Costa Concordia Tragedy: Costa Cruise Director Appears To Accuse Passengers Of Sensationalism

Costa Concordia

First Posted: 19/01/12 15:00 Updated: 19/01/12 16:23

One of the top directors at Costa Cruises, the company responsible for the ill-fated cruise liner Costa Concordia, has accused the ship's surviving passengers of "nonsense" and "sensationalism".

In a letter addressed to her colleagues and printed in Italian newspaper Il Secolo XIX, Assistant Director Monica Bova says she counts several friends among the Costa Concordia crew, and comments on how "strange" she finds criticism levelled at the company by surviving passengers.

"I have read, seen and heard so much nonsense with bitterness, just from these survivors, who tended as usual towards sensationalism rather than information," Bova said.

Her comments were first reported by Sky News, who noted Bova's criticism of the Costa Concordia survivors and reported her as saying it was outrageous that passengers would say "no one saved them", while they are safe on dry land.

Praising her crew, she says that no passengers would have been able to evacuate the boat without the help of staff onboard. "None of the guests would be able to evacuate themselves" she says.

Controversially she also lambasts passengers for not taking their own safety more seriously, noting that as a general rule many turn up late to safety procedures and laugh and joke rather than listening to the crew.

Her assertions come in the wake of reports that the Captain of the Costa Concordia, Francescino Schettino, currently under house arrest, was seen drinking and chatting with a young Moldovan woman only a couple of hours before the ship ran aground.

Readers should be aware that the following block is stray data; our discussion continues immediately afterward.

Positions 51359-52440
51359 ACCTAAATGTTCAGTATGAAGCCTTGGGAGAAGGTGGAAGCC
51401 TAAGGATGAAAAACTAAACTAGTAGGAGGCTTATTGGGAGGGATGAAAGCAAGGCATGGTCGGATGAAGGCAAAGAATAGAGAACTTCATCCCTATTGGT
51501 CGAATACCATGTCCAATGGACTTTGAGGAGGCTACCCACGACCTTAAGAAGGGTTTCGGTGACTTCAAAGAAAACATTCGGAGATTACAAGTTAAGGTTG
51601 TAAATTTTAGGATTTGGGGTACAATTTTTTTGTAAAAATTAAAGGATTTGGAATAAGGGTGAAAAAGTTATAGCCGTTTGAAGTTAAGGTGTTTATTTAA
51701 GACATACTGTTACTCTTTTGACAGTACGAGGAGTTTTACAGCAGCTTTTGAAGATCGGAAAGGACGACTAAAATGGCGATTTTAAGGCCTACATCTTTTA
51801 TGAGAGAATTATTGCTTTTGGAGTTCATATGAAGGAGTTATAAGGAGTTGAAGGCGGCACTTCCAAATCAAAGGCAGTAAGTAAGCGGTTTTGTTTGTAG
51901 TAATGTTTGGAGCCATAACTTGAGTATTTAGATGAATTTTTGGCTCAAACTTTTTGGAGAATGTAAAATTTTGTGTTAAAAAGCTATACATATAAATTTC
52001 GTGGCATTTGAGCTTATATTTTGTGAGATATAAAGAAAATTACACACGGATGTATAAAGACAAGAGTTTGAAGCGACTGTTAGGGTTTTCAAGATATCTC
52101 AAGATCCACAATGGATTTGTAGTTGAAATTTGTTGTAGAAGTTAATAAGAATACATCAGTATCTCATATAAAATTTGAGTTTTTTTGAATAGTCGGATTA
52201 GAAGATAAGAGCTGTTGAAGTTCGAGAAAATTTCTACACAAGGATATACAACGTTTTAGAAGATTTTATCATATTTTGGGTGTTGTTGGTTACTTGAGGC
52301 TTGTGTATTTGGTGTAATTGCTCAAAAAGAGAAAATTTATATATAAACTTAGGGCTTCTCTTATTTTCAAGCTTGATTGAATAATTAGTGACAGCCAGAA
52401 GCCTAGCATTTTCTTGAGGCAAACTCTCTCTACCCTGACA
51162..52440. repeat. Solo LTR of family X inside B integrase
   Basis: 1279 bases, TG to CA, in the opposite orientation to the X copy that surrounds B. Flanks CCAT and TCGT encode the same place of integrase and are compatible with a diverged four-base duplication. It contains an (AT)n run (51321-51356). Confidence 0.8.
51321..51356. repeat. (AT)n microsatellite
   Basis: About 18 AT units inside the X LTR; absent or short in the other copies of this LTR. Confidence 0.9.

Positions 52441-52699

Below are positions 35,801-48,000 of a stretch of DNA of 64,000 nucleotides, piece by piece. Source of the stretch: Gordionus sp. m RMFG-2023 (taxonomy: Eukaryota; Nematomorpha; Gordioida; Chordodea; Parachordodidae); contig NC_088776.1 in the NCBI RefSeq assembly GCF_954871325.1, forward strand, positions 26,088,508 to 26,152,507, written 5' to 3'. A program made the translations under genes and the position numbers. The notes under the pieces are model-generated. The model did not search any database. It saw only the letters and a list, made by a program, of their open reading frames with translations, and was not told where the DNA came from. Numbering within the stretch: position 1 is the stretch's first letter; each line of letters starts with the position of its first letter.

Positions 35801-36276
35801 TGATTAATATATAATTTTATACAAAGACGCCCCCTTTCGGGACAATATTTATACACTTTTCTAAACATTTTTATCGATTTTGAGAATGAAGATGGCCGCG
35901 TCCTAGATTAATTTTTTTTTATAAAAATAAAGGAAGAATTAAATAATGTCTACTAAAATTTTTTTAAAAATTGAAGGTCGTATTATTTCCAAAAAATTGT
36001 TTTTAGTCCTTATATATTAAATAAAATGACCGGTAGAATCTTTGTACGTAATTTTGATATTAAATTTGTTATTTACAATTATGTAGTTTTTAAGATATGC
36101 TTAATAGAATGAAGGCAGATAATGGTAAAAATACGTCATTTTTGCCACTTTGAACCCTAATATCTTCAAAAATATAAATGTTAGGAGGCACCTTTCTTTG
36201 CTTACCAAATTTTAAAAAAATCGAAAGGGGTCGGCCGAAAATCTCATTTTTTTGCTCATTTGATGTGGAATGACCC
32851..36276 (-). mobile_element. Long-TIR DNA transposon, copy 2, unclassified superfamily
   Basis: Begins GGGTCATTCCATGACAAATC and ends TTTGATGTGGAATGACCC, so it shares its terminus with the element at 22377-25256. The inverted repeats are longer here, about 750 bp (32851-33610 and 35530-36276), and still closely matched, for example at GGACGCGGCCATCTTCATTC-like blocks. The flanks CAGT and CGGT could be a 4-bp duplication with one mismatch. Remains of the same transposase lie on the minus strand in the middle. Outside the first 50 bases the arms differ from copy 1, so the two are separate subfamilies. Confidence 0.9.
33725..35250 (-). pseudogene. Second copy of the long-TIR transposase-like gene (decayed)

The Telegraph reports that Dominica Cemortan, a blonde 25-year-old, was invited up to the bridge for dinner on the evening of the accident.

In interviews with a Moldovan television station, Jurnal TV, and a Moldovan newspaper, she confirmed she was on the bridge, but says that it was only after the accident occured. It is unclear whether she was on holiday on the ship at the time, or serving as a passenger representative.

However authorities are still searching for her, believing she may be crucial into finding out what happened prior to the ship striking rocks close to the island of Giglio. It may also shed some light on Captain Francesco Schettino's role in the accident.

Sky news has reported that police have asked for toxicology and alcohol tests but as it is now more than a week after the event, it seems unclear as to what these tests could show.

The Telegraph reports that Mario Palombo, a former Costa commander and colleague of the captain, said: "I've always had my reservations about Schettino. It's true, he was my second in command, but he was too exuberant; a daredevil. More than once I had to put him in his place"

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View of the Costa Concordia taken on January 14, 2012, after the cruise ship ran aground and keeled over off the Isola del Giglio, last night. Three people died and about 70 were missing Saturday after an Italian cruise ship with more than 4,000 people on board ran aground and keeled over, sparking scenes of panic. AFP PHOTO/FILIPPO MONTEFORTE


Filed by Felicity A Morse  |